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The top 5 new features of Angular 8

By Brice Wilson

Angular 8 has been out a few months now, and includes a handful of useful new features developers are already putting to good use. Google’s popular client-side web framework continues to evolve, and the latest major release includes features that focus on performance, stability and tooling.

Here’s a list of the top 5 new features in the framework, along with a bonus teaser at the end. There should be plenty of new features here to help you build better apps today and give you reason to be excited about the future of Angular.

1. Differential loading

Differential loading is a new feature that lets you use version 8 of the Angular CLI to create two different production bundles of your app. Attributes on the <script> tag in your index.html file let the browser request the most appropriate bundle; modern browsers will request a bundle that uses ES2015 JavaScript syntax and will be significantly smaller than the legacy bundle that uses ES5 syntax to maintain support for older browsers. Differential loading is enabled by default for new apps created with version 8 of the CLI, but you can easily enable this feature on your existing apps by upgrading to Angular 8, adding a browserlist configuration file, and setting the “target” option in your tsconfig.json file to “es2015”. The result? Your users with modern browsers get a smaller bundle that loads faster (and puts a bigger smile on their face).

2. New lazy loading syntax

Lazy loading feature modules has been a best practice in Angular for quite a while. That hasn’t changed in version 8, but in place of the proprietary syntax to enable lazy loading, the framework has adopted the more common dynamic import syntax used widely in client-side web development. The new syntax relies less on parsing class names from strings and enables editors and IDEs to check that you’re importing the correct items.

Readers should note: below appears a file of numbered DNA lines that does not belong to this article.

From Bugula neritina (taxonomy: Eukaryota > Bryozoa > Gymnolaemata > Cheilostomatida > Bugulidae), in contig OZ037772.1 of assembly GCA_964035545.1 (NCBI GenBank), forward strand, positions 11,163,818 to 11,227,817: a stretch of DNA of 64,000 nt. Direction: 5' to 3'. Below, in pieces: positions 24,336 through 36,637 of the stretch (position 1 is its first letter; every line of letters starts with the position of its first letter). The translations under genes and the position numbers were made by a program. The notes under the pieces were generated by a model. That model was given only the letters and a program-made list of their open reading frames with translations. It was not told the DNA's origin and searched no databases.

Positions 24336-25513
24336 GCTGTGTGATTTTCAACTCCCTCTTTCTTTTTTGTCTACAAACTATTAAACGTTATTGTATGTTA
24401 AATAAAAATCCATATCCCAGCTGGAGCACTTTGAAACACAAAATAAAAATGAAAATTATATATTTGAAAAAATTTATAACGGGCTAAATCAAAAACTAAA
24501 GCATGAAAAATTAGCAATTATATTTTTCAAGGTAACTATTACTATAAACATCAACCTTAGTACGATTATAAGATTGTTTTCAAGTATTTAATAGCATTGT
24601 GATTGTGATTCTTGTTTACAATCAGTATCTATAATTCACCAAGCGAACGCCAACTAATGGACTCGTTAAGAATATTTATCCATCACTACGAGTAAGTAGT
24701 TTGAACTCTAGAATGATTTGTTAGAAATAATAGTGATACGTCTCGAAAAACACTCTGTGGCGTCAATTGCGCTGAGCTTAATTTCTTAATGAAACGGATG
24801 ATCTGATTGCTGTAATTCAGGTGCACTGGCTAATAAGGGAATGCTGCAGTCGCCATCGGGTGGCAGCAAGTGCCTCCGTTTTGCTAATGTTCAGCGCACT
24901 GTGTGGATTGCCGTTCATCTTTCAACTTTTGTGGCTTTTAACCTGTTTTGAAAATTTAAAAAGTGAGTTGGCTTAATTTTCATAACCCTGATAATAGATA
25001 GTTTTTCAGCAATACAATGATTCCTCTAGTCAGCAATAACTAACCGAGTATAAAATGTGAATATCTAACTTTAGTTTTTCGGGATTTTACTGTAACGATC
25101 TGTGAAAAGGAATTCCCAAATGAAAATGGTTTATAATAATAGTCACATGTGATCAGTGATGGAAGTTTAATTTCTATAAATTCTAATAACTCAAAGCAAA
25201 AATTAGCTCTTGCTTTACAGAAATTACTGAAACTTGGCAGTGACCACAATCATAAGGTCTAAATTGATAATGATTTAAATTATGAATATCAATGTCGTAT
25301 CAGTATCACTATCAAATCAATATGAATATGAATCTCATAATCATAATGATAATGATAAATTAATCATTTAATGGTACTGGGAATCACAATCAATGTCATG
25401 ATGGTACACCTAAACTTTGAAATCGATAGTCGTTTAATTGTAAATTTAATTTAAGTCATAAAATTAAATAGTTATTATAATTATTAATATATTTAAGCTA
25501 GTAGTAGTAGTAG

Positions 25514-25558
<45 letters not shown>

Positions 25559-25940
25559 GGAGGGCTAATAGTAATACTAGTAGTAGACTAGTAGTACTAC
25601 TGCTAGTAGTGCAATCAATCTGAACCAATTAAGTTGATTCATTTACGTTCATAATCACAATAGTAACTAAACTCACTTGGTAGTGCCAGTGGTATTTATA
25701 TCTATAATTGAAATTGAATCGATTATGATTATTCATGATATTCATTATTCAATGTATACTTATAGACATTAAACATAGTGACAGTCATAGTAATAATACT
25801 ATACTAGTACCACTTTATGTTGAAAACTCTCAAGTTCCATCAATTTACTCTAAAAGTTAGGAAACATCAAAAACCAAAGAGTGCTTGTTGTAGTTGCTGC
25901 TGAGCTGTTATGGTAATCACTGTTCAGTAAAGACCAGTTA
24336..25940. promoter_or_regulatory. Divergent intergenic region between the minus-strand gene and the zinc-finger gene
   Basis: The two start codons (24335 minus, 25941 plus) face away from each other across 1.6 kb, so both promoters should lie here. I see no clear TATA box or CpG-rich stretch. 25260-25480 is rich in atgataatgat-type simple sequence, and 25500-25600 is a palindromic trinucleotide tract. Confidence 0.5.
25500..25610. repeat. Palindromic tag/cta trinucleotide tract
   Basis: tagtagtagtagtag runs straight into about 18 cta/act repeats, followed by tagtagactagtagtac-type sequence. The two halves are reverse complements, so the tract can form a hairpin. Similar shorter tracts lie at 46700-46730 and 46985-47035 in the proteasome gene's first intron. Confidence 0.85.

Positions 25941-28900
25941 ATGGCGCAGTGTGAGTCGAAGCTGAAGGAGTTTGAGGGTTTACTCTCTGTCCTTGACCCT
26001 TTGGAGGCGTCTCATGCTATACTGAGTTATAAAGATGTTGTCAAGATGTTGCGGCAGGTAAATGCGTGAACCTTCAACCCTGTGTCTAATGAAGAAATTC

3. Create web workers with the CLI

Angular 8 makes it easier than ever to use web workers to handle CPU-intensive tasks in your apps. Version 8 of the Angular CLI includes a new schematic used with the ng generate command to create and update the necessary files in your project to add a new web worker. The new and updated files include a basic template for your new web worker so you can worry less about boilerplate syntax and more quickly focus on writing the code you want to run on a background thread.

4. Builder and workspace APIs

Although they’re probably not a feature you’ll use on every project, Angular 8 also includes new APIs that allow you to create custom build and deployment commands using hooks into the familiar ng build, ng test, and ng run commands. There are also new APIs that allow you to open and work with the workspace defined in your angular.json file, which should reduce the amount of manual manipulation required to perfectly configure your project.

5. A new guide for old features

The Angular team included a new deprecation guide with Angular 8 to make it easier for developers to keep track of deprecated features and APIs. The creation of this guide should not be misinterpreted as a warning that deprecations will be sprung on the developer community with little time for remediation. In fact, the Angular team is committed to supporting features for two major releases after officially being deprecated. The resulting stability in the framework coupled with the helpful deprecation guide should smooth the transition away from those older features.

On the horizon: Ivy and Bazel

Two of the most highly-anticipated and new features in Angular didn’t actually make it into version 8, but you can try them both out using a new opt-in preview.

Ivy is the code name given to the next-generation compilation and rendering pipeline. The goal with Ivy is to produce smaller, faster application bundles in a way that is transparent to developers using the current rendering pipeline. Bazel is an open-source build and test tool used extensively at Google. The Angular team is working to integrate Bazel into the standard Angular toolset to enable developers to perform faster incremental builds on large projects. Although they aren’t ready for production use, you can opt-in to both tools and take them for a test drive if you’re anxious to see what they offer.

Install Angular 8 today and give it a try! The present and future of the framework appear as bright as ever.

About the author

Brice Wilson has been a professional developer for over 20 years and has used many tools and programming languages during that time. His current interests are centered on web services, single-page web applications and native mobile development. He has worked as a developer and architect for a number of large companies and enjoys learning, experimenting with, and teaching new technologies. He also blogs at